Editor Profile

Neil M. Ampel, MD

Associate Editor

About the NEJM Journal Watch Infectious Diseases Board

Neil M. Ampel, MD, is Professor of Medicine and Public Health at the University of Arizona College of Medicine and Staff Physician at the Arizona Veterans Affairs Health Care System in Tucson. His clinical interests include HIV infection and fungal infections, particularly coccidioidomycosis, and his research focuses on the cellular immune response in coccidioidomycosis. Dr. Ampel is a member of the NIH/CDC/IDSA Working Group for Therapy of Opportunistic Infections and the American Thoracic Society’s Committee on the Treatment of Fungal Diseases Complicating AIDS. He is a former president of the Veterans Administration Society for Practitioners of Infectious Diseases. Dr. Ampel has been writing for NEJM Journal Watch Infectious Diseases since 2002.


Leadership positions in professional societies

Coccidioidomycosis Study Group (President-Elect)

Summaries by Neil Ampel

  • November 18, 2015

    Effect of Viral Respiratory Illness on Older Adults

    1. Neil M. Ampel, MD

    In a prospective, observational study, participants aged ≥60 with underlying illness were more likely than younger, healthy participants to have dyspnea and prolonged symptoms.

  • October 22, 2015

    Using PCR to Shorten Isolation for Patients with Suspected TB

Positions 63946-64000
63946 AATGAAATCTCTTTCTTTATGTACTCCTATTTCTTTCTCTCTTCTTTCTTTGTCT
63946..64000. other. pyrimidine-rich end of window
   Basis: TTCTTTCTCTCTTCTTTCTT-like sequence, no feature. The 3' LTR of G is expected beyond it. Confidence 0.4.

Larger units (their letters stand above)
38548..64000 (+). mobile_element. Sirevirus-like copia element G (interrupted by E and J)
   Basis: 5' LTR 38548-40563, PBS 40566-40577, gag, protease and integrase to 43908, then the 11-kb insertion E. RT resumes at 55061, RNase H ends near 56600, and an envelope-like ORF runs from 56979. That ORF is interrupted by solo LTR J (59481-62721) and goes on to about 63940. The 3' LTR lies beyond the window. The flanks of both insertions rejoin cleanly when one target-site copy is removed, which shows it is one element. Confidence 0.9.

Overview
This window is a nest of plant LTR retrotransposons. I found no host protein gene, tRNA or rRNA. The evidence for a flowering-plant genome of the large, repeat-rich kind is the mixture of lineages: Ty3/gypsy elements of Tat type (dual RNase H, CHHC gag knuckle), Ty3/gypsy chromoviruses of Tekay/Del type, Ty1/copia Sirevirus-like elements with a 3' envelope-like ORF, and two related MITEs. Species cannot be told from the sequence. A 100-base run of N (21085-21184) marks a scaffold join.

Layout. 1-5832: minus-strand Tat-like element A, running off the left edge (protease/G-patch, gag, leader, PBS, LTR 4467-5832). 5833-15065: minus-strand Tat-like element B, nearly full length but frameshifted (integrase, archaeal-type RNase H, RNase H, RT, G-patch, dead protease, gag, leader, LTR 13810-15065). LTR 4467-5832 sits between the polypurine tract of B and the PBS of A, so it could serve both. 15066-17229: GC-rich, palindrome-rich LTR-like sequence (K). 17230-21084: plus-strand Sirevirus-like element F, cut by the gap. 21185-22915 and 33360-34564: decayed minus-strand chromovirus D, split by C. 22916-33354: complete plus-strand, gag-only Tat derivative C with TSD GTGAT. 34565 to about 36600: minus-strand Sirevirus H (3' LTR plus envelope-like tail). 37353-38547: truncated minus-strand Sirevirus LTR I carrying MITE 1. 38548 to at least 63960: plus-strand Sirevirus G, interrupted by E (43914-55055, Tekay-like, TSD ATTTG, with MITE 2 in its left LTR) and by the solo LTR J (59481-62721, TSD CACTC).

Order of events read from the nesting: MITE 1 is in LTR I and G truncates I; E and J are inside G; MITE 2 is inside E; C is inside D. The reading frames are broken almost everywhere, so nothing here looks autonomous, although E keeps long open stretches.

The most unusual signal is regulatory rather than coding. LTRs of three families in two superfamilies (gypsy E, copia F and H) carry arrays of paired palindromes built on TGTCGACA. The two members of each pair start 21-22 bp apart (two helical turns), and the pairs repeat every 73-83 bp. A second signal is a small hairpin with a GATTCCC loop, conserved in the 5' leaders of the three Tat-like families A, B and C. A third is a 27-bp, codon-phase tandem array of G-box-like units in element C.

1. Neil M. Ampel, MD

    In a retrospective analysis, 81% of patients with culture-confirmed tuberculosis and at least three sputum samples had positive polymerase chain reaction results; 74% had positive smears.

  • October 20, 2015

    Using Experimental Pneumococcal Colonization to Test Vaccine EfficacyFree

    1. Neil M. Ampel, MD

    In a randomized, controlled, double-blind trial, colonization with the 6B serotype was reduced by 78% in adults who received the 13-valent pneumococcal conjugate vaccine.

  • October 15, 2015

    Can Genomic Biomarkers Help Diagnose Severe CAP?

    1. Neil M. Ampel, MD

    The FAIM3:PLAC8 gene-expression ratio had a positive predictive value of 83.1% and a negative predictive value of 81.3% for diagnosing CAP in intensive care unit patients.

  • September 23, 2015

    PICCs Increase Thromboembolism RiskFree

    1. Neil M. Ampel, MD

    Analysis of a large data set revealed a nearly 10.5-fold increased risk for upper-extremity deep venous thrombosis in patients with peripherally inserted intravenous catheters.

  • September 18, 2015

    Rapid Multiplex Polymerase Chain Reaction for Positive Blood CulturesFree

    1. Neil M. Ampel, MD

    In a randomized trial, use of an rmPCR assay decreased time to pathogen identification from 22 to 1.3 hours and — when combined with antimicrobial stewardship — accelerated antimicrobial de-escalation.